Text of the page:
The Symptom Snowball Effect

Snowy-Mountainside

Snowy Mountainside with Rocks

Why am I writing this blog? I’ve been categorizing my symptoms, outlining them, and magnifying them. And partly this is to convince you, and partly to convince me, that I have an illness. It’s not very cheerful, and I’m sorry about that, but it’ll get better, I promise.

The issue is that my symptoms were, and are, indistinct. I don’t have appendicitis, where there’s an obvious pain in a particular place. I guess you’d call appendicitis acute. I don’t have something that is immediately life-threatening, and I don’t need to be rushed to the hospital. As far as triage goes, I’m way down on the list. And I didn’t think my complaints were important for that reason. I didn’t think I was sick. My health was way down on my own list for the same reason.

But I have been working toward eating healthier since I graduated college and could afford to spend money on real food. And I still felt bad. I was cranky. I was achy. My head hurt. I couldn’t breathe well. I was itchy all the time. I had a hard time sitting still. I was tired all the time, and had a hard time making good food decisions.

Which of these is a medical condition?? Which symptom could I take to a doctor and ask for treatment?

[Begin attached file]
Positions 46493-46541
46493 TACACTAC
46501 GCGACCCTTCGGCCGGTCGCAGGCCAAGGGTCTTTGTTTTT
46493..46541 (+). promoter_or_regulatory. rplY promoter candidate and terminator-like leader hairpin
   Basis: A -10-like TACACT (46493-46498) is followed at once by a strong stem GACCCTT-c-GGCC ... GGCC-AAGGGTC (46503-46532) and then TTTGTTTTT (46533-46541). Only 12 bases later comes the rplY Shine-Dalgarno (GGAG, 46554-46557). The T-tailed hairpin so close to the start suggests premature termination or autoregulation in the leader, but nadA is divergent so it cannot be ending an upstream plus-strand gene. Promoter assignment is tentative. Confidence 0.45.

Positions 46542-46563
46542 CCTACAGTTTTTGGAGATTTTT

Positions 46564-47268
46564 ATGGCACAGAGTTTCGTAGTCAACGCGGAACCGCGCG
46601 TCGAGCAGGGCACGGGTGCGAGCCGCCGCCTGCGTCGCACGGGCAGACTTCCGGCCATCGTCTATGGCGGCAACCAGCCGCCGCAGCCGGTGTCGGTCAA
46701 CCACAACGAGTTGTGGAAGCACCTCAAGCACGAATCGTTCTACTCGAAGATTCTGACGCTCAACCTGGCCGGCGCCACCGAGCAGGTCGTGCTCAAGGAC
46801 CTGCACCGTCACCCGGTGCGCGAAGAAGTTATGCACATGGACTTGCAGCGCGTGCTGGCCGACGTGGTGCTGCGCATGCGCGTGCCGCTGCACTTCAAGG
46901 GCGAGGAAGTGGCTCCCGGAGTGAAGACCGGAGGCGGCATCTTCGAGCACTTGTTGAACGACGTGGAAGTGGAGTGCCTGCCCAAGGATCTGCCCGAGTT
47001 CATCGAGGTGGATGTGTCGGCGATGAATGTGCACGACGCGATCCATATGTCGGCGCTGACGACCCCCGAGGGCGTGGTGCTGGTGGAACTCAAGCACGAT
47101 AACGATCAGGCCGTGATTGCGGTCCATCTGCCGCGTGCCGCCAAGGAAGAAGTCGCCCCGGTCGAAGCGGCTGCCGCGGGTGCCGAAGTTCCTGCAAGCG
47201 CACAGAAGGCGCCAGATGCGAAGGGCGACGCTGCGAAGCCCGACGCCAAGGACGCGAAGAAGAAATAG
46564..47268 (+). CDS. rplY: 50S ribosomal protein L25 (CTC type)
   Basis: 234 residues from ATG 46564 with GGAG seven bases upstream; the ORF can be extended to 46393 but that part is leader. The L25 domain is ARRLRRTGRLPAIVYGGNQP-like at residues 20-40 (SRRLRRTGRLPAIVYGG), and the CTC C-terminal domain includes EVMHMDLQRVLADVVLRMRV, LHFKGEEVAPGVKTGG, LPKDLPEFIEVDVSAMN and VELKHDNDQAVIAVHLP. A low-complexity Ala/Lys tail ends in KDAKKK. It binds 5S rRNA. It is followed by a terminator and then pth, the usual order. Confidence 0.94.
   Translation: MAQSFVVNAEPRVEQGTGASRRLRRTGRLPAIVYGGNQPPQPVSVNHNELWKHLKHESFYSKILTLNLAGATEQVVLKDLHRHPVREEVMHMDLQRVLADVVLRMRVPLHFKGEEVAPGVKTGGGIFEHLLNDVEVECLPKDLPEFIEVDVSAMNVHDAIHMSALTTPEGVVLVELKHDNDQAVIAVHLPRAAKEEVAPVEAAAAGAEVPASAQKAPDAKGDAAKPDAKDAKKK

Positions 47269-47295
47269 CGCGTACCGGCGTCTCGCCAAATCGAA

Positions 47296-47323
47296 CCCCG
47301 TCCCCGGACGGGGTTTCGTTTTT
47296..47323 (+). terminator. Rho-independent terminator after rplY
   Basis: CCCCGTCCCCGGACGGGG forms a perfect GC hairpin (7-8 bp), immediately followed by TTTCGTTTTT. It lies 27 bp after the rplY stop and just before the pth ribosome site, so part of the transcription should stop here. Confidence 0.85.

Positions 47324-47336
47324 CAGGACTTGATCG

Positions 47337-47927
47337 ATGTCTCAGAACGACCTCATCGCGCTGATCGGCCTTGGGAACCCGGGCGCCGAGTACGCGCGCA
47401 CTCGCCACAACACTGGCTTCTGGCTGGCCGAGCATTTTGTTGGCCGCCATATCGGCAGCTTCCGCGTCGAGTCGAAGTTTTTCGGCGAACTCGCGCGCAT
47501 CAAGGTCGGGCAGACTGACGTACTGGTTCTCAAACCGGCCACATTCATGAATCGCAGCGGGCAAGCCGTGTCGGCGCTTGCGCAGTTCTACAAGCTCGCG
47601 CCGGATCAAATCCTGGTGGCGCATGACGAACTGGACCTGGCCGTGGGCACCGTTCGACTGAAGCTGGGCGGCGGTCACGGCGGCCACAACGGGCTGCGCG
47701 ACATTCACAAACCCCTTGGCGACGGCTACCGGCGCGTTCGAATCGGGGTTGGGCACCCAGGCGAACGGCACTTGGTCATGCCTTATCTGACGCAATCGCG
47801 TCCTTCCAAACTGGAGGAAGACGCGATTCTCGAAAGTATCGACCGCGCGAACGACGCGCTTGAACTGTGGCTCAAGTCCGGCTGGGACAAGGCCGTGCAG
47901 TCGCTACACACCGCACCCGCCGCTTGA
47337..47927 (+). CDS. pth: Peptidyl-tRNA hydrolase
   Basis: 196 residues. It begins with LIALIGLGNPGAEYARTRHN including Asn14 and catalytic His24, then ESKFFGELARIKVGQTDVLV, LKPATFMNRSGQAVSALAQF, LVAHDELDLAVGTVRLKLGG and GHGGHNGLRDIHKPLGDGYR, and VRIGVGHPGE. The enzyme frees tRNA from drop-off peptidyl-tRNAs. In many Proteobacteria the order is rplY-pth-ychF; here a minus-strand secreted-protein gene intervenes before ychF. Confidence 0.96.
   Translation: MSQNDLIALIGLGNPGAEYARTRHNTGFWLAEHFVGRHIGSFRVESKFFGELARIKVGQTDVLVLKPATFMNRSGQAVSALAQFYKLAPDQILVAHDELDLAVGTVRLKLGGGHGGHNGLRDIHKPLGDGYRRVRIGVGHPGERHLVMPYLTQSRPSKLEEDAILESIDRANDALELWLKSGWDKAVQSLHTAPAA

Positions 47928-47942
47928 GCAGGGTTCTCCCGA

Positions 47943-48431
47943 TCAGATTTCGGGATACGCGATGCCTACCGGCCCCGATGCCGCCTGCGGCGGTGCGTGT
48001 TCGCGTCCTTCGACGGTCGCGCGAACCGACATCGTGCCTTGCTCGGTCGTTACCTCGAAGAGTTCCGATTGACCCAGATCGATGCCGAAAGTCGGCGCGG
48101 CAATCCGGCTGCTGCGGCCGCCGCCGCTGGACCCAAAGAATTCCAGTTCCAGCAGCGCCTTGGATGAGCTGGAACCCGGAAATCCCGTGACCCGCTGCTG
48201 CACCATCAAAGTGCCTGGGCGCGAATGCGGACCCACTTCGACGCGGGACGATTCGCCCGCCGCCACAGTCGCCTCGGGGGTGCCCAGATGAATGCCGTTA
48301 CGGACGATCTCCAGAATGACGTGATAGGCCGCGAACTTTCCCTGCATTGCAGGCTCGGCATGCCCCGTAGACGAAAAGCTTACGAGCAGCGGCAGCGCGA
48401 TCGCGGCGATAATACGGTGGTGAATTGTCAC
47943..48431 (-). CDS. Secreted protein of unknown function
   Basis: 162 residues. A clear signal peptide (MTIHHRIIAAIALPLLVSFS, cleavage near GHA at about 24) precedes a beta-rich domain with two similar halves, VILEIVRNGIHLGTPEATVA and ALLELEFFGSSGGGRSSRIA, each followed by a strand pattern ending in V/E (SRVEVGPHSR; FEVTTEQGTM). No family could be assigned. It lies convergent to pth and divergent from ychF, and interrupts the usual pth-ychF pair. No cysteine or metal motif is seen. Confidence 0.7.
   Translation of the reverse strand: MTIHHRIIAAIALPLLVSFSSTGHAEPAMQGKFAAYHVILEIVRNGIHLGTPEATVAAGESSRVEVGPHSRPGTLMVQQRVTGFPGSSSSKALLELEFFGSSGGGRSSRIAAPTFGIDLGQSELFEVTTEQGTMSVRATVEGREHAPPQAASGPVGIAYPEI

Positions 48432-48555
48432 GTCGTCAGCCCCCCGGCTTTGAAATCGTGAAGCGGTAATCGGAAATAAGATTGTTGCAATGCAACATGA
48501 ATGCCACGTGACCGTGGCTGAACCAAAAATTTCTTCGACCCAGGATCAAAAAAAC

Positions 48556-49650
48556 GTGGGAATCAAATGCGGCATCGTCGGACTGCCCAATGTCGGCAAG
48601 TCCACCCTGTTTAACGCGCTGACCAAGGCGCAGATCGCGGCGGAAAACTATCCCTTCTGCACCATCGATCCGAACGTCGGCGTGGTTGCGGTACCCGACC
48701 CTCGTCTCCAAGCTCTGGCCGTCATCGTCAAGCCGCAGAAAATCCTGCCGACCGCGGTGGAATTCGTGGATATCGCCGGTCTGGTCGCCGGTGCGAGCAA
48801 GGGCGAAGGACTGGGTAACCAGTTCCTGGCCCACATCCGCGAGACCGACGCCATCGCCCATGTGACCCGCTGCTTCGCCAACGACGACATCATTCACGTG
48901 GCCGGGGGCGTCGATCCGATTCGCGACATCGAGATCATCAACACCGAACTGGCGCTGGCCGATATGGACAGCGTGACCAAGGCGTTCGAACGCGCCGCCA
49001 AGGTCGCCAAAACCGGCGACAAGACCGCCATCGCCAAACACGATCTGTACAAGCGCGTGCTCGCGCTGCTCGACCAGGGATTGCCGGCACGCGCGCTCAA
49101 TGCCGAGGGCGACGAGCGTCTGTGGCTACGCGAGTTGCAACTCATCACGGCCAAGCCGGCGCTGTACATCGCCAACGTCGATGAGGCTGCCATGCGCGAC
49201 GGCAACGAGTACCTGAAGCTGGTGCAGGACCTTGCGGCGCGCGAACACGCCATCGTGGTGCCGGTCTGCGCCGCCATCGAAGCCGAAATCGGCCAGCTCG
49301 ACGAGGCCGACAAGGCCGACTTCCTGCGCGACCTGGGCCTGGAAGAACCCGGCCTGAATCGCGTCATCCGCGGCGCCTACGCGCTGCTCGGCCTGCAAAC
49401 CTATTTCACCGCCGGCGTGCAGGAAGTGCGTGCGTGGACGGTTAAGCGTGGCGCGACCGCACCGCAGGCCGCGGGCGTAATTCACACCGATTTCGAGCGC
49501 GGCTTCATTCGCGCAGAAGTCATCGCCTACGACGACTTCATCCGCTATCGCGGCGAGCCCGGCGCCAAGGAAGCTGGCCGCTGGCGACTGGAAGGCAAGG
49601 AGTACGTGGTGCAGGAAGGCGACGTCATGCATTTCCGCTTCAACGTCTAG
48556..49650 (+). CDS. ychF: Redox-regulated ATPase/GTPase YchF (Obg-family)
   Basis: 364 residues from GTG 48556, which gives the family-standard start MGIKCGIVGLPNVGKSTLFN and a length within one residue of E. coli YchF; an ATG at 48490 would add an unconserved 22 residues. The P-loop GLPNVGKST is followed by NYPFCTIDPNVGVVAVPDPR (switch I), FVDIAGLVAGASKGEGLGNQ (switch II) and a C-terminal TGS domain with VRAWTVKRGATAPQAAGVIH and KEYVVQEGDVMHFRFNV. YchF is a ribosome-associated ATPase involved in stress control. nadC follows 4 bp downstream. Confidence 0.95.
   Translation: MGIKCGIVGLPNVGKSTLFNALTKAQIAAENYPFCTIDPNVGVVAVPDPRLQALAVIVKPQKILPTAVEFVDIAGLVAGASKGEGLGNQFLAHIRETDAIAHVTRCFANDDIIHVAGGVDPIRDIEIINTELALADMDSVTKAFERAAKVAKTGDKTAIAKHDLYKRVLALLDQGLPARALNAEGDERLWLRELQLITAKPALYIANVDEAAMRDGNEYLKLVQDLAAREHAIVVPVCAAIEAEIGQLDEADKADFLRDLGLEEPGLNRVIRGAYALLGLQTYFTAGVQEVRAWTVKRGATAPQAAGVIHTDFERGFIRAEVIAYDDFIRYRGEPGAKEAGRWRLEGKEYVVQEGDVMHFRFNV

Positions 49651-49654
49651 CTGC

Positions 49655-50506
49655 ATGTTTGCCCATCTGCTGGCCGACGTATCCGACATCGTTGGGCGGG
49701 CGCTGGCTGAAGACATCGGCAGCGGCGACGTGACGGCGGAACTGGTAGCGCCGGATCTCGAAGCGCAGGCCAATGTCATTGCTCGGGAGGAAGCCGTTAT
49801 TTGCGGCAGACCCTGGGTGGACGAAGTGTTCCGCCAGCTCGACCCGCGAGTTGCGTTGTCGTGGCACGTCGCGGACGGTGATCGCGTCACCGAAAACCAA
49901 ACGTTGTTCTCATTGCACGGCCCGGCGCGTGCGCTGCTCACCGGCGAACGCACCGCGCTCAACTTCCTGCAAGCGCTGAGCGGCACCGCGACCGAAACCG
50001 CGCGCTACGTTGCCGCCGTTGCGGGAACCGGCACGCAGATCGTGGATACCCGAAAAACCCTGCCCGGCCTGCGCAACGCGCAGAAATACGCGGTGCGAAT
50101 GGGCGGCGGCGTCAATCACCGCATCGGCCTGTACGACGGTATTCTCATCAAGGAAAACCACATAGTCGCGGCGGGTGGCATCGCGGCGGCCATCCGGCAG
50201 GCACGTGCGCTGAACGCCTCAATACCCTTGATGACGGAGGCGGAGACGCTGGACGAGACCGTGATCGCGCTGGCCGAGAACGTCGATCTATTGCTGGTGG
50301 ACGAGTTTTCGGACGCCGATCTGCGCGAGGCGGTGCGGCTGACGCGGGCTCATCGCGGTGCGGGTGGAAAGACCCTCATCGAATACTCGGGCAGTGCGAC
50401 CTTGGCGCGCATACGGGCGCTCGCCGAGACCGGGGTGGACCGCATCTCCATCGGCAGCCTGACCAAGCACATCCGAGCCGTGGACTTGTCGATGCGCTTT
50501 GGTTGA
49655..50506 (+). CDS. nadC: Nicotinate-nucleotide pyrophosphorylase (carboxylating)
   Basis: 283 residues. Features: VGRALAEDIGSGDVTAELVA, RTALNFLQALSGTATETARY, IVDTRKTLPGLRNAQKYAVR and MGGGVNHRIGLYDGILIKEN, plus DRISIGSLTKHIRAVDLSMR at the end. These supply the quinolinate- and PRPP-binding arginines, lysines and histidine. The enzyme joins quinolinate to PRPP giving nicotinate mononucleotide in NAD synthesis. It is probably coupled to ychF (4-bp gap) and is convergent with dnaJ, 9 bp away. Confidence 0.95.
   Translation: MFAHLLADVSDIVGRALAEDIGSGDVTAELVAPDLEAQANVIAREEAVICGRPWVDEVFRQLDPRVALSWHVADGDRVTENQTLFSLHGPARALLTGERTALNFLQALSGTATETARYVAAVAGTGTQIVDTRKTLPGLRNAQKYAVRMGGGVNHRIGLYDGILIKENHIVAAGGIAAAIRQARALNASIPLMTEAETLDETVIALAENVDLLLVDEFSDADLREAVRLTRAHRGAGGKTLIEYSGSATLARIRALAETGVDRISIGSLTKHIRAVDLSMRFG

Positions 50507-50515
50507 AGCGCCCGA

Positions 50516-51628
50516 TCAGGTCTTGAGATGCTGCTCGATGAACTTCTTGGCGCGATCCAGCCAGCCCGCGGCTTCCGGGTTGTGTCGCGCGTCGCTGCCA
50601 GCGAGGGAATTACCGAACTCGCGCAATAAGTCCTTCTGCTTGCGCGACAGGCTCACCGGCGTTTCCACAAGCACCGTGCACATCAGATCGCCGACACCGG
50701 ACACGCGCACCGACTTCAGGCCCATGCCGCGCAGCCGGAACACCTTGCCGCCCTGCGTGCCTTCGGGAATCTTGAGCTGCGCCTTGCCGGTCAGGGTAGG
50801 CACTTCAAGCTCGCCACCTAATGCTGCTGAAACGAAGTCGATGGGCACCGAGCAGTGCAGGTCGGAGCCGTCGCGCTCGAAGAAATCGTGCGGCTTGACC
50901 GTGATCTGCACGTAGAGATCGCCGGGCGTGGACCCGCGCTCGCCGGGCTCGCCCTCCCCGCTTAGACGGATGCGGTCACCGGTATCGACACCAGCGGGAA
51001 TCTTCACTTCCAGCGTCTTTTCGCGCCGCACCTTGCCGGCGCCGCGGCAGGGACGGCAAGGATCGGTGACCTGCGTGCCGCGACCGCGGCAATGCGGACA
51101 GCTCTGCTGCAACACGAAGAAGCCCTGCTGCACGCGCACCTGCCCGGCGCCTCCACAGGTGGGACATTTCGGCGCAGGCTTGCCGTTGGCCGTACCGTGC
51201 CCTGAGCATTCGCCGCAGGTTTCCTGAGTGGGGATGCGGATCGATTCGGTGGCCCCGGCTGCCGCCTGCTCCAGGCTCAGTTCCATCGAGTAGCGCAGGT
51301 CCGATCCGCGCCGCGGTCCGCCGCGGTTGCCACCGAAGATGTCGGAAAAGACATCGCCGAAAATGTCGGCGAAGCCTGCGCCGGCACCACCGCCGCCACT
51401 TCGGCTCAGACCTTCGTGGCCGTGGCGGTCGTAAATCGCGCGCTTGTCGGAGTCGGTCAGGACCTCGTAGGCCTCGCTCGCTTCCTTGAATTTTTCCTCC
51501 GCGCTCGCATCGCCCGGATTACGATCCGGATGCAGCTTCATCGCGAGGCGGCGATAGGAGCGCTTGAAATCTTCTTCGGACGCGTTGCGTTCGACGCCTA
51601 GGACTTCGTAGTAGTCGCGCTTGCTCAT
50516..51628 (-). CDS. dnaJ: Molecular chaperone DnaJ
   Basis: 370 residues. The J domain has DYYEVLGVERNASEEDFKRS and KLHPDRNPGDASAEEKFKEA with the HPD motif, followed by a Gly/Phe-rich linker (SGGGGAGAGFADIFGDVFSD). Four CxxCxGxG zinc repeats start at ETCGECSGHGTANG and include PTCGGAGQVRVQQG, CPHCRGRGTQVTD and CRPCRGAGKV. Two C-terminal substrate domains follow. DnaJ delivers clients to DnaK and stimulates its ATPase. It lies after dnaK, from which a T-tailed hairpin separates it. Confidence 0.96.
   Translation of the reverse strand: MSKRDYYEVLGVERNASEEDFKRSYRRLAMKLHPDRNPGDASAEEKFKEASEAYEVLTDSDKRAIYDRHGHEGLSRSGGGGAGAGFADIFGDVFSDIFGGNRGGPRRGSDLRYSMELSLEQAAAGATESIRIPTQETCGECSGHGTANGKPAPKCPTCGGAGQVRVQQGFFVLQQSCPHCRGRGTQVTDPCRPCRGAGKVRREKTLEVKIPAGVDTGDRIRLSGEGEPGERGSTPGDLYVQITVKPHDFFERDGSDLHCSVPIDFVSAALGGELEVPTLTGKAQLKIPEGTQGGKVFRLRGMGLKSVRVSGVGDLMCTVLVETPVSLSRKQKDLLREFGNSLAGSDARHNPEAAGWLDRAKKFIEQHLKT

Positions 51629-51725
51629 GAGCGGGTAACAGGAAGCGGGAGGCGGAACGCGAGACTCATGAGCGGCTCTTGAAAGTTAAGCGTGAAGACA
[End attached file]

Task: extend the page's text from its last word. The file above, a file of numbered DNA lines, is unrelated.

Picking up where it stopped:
I obsessed about wearing comfortable clothes and tennis shoes and seeing sunlight and eating candy bars and junk food. I was constantly dissatisfied with what I was doing. I was impulsive. I wanted to be writing, exercising, reading, listening to music, and I was stuck in an office wilting under fluorescent lights and the glow of a computer screen. But in my free time, I spent very little time doing what I wanted to do. I kept asking myself why I wasn’t doing what I said I wanted to do. And I decided the answer was that I wasn’t ready.

My complaints were non-specific. But they added up to misery for me. How could I be creative when I was spending so much energy being miserable? It took so much effort just to be breathing and upright. I decided I would keep trying to do what I wanted to do (since I really couldn’t stop trying), but I would also try to clear away the crud that was in my way.

And that’s why I started seeing doctors, exercising, changing my eating habits, and researching.

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